Olive Ridley Sea Turtle

Chelonia mydas

Scientific Classification

Kingdom: Animalia
Phylum: Chordata
Class: Reptilia
Order: Testudines
Family: Cheloniidae


Species Description

Adult Weight: Up to 45 kgs (100 lbs)
Adult Size: 0.6 - 0.76 m (2 - 2.5 ft)
Appearance: Triangular head with light cheeks, grayish-olive coloration, rounded carapace
Diet: Wide variety of crustaceans, mollusks, bryozoans and algae

Natural Lifespan: 50 years
Age at Sexual Maturity: 10 - 18 years
Average Clutch Size: 100 - 110 eggs
Average Clutches per Season: 1 - 3 clutches
Nest Incubation Period: 50 - 60 days
Remigration Interval: 1 - 8 years

Life Cycle


Geographic Range: Tropical and subtropical waters worldwide.

Marine Habitat Use: Pelagic and coastal zones.

Olive ridleys occupy a wide range of habitats to suit their omnivorous diet. This species will dive to depths of 150 m (46 ft) to feed on benthic invertebrates like shrimp or forage on snails and marine algae in shallower waters.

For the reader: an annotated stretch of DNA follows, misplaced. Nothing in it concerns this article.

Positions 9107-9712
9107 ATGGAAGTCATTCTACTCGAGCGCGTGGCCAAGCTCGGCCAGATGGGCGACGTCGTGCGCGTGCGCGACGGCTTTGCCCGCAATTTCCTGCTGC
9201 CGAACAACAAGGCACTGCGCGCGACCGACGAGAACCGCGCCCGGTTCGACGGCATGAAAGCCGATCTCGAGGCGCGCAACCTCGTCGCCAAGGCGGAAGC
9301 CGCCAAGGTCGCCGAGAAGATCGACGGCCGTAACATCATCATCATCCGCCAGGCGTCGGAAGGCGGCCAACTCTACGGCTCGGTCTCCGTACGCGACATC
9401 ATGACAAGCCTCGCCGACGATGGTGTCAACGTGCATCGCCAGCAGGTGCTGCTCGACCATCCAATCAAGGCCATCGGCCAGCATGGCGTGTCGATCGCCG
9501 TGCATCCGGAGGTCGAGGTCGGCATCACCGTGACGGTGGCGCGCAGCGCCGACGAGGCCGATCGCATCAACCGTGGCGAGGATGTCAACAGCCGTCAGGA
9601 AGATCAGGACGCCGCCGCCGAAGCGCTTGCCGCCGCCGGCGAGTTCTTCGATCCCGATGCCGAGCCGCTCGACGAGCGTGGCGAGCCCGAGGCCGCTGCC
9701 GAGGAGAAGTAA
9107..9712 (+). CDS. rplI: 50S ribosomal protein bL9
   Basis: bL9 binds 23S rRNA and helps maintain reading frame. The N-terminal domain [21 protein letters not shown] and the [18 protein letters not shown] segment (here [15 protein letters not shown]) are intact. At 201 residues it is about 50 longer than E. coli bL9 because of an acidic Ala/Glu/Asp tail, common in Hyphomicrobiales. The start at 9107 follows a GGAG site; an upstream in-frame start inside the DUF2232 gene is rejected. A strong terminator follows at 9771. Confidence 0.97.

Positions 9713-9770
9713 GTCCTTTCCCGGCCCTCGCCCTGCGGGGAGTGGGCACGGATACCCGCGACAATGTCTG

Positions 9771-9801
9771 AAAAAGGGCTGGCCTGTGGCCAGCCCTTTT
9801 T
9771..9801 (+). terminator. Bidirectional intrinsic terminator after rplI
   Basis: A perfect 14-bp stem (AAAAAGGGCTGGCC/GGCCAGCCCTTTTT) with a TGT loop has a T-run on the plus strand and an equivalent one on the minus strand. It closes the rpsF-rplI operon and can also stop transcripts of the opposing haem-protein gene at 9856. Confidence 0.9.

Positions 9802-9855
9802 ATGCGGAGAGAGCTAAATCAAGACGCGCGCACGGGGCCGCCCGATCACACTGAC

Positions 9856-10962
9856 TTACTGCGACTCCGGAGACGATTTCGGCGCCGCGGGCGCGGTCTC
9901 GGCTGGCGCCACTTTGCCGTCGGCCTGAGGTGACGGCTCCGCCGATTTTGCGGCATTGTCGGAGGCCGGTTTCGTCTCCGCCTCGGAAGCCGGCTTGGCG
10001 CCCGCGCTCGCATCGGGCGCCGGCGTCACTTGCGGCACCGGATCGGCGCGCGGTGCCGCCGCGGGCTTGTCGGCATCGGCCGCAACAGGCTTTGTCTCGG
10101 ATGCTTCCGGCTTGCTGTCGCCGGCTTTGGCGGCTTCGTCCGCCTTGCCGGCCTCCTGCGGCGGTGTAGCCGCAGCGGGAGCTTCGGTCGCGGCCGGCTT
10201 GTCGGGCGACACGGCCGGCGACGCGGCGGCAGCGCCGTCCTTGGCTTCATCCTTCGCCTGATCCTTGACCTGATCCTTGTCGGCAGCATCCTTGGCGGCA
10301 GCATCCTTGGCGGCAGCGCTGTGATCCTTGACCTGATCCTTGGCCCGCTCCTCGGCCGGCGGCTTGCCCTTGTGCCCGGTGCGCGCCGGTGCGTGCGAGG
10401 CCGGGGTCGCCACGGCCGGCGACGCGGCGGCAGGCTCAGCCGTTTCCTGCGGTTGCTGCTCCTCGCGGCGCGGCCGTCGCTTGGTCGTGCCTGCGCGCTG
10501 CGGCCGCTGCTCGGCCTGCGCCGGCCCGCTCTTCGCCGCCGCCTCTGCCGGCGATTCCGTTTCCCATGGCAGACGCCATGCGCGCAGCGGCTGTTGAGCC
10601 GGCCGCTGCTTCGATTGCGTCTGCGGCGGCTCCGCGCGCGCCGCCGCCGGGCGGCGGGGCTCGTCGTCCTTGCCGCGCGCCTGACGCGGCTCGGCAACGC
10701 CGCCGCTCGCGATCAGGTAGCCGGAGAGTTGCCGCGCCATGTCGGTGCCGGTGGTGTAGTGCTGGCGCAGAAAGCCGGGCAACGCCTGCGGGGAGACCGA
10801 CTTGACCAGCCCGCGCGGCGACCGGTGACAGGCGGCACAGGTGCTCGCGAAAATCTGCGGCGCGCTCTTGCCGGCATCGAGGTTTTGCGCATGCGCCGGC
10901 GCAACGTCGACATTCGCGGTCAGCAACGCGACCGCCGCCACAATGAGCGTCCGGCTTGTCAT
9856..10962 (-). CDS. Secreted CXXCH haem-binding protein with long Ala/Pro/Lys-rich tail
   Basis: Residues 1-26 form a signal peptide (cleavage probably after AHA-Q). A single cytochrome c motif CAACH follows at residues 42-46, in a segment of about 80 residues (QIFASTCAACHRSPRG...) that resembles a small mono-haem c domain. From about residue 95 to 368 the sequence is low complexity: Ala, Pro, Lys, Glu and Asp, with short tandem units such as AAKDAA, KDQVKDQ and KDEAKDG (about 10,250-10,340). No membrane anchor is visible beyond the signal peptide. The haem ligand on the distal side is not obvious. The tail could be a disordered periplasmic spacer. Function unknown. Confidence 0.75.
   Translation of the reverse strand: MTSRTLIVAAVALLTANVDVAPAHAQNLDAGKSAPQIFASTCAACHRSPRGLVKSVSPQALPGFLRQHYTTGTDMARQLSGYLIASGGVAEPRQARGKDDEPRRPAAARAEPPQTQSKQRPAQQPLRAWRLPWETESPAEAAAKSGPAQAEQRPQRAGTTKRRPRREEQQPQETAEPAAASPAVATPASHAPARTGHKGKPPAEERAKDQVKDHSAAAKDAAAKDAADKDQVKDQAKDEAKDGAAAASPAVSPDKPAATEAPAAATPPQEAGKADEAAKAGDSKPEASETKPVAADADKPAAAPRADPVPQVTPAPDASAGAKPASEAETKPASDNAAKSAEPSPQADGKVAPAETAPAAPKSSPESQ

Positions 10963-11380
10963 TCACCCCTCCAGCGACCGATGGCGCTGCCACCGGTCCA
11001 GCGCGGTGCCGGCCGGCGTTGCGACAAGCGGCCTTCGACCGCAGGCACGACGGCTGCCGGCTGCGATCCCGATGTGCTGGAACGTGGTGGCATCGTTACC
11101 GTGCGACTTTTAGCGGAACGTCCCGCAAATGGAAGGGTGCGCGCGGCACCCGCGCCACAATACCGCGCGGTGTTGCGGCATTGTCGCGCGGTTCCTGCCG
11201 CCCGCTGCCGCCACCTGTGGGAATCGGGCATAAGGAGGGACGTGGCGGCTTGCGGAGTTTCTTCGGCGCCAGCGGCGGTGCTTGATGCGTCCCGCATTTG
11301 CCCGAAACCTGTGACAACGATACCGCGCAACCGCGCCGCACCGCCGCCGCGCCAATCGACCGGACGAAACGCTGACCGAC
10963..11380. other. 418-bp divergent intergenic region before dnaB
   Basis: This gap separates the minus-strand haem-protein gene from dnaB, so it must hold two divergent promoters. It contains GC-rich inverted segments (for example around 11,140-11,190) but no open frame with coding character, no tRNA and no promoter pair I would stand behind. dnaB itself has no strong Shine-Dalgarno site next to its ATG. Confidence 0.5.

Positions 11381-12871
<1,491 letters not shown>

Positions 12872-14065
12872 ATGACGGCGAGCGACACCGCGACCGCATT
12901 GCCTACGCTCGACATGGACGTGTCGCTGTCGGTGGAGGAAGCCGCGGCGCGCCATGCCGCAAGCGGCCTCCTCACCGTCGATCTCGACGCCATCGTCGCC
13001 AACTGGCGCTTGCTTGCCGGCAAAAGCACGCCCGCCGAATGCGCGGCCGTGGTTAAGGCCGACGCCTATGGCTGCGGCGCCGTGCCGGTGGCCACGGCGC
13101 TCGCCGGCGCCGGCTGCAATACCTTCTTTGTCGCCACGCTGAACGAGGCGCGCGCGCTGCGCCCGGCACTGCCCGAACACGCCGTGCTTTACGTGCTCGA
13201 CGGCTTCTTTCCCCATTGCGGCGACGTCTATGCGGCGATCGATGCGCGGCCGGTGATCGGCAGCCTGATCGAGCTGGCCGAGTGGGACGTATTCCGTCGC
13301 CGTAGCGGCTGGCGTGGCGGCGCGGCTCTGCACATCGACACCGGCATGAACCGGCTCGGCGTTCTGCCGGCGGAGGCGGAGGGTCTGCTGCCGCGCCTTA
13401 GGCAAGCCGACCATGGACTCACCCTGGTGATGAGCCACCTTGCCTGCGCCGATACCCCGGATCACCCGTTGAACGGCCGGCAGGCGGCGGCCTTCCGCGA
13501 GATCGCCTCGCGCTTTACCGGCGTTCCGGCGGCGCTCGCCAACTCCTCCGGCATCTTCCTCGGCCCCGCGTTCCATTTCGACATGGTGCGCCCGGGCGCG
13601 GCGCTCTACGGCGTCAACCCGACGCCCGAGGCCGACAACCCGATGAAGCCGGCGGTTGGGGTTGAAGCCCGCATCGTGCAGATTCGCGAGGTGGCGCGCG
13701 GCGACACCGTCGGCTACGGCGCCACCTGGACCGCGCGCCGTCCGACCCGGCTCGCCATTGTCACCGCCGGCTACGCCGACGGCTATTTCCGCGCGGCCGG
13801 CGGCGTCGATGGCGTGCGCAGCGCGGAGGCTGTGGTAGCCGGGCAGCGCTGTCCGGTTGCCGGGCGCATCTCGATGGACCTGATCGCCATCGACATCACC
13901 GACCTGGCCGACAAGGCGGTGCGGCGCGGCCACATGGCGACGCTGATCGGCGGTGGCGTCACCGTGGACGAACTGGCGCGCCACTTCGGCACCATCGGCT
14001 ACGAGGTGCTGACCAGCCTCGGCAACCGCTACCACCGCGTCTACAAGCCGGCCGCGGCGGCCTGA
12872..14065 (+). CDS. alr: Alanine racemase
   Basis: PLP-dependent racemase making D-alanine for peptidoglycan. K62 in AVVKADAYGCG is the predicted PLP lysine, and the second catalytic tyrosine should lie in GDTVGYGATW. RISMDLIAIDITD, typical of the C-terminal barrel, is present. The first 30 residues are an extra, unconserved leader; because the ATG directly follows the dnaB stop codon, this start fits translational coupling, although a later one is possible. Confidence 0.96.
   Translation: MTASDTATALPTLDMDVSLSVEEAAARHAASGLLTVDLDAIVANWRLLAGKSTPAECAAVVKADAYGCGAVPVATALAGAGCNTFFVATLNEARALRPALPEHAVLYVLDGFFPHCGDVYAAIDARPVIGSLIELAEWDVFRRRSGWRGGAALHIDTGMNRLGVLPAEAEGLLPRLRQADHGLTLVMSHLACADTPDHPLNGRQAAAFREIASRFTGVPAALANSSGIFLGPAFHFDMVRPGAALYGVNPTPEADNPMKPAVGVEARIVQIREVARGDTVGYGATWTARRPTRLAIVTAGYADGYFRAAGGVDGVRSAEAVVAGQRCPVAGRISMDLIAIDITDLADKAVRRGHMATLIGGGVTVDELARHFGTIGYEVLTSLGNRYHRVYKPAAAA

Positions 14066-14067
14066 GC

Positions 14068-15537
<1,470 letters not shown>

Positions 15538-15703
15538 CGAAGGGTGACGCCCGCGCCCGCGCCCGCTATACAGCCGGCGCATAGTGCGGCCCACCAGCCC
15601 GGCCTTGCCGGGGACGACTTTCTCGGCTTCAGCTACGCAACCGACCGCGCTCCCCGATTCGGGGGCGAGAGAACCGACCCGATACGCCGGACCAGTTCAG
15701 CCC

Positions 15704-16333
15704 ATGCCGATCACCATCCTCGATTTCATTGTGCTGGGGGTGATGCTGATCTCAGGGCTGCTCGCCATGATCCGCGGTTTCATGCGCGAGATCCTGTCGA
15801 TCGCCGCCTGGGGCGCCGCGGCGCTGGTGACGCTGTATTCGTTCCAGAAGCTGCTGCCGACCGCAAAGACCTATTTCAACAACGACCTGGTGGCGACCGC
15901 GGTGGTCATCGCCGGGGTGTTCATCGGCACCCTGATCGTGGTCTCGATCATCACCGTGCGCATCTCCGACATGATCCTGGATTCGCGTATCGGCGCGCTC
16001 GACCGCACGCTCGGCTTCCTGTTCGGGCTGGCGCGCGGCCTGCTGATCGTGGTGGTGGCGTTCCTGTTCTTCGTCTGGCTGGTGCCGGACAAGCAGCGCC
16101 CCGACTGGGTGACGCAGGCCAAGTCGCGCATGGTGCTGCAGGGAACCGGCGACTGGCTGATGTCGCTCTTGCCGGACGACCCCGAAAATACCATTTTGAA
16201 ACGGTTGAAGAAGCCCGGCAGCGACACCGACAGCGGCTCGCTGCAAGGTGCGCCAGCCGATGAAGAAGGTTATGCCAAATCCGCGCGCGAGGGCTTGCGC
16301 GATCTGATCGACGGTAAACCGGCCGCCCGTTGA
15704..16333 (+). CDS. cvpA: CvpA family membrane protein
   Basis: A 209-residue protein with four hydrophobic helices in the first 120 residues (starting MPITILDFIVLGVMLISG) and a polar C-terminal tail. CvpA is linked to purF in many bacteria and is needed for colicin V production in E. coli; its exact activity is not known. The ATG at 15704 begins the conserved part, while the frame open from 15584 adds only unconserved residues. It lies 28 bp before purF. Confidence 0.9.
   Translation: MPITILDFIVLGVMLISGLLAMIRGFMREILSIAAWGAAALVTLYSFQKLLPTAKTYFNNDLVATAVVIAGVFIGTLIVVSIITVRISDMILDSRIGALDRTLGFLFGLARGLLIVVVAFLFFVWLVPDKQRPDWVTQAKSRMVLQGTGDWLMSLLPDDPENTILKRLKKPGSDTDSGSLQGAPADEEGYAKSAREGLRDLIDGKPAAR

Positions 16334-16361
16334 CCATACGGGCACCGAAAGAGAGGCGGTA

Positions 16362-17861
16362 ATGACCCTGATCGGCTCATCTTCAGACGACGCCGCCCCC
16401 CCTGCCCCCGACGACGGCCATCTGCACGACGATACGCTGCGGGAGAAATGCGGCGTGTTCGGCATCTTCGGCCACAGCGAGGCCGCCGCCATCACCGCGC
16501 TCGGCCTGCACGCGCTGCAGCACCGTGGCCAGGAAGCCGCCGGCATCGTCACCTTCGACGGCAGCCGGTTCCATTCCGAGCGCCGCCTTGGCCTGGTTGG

Olive ridleys are one of the most abundant species. Their omnivorous diet reflects a readiness to adapt to changing conditions. Olive ridleys can be solitary nesters or participate in arribadas. These mass nesting events may reduce the effects predators targeting nesting females, like jaguars, can have on the population as a whole.

Unlike highly migratory sea turtle species, olive ridleys typically remain within 850 km (459 nmi) of their natal nesting beaches throughout their lifetime. Thus, olive ridleys benefit most from the conservation measures enacted by the nations controlling these waters as per the UN Law of the Sea.

The varied tastes and habitats occupied by olive ridleys also put this species at grave risk of accidental capture. Olive ridleys chasing bait become hooked and entangled in various types of fishing gear. Substitution of J hooks with circle hooks can reduce rates of capture but additional innovations are needed to reduce fisheries bycatch of olive ridleys.

Fun Fact

The name Olive ridley is attributed to Henry Nicholas Ridley, a botanist who encountered the species on Fernando de Noronha Island off of Brazil. The later description of Kemp’s ridley turtles applied the word ridley to a separate species with physiological and behavioral similarities.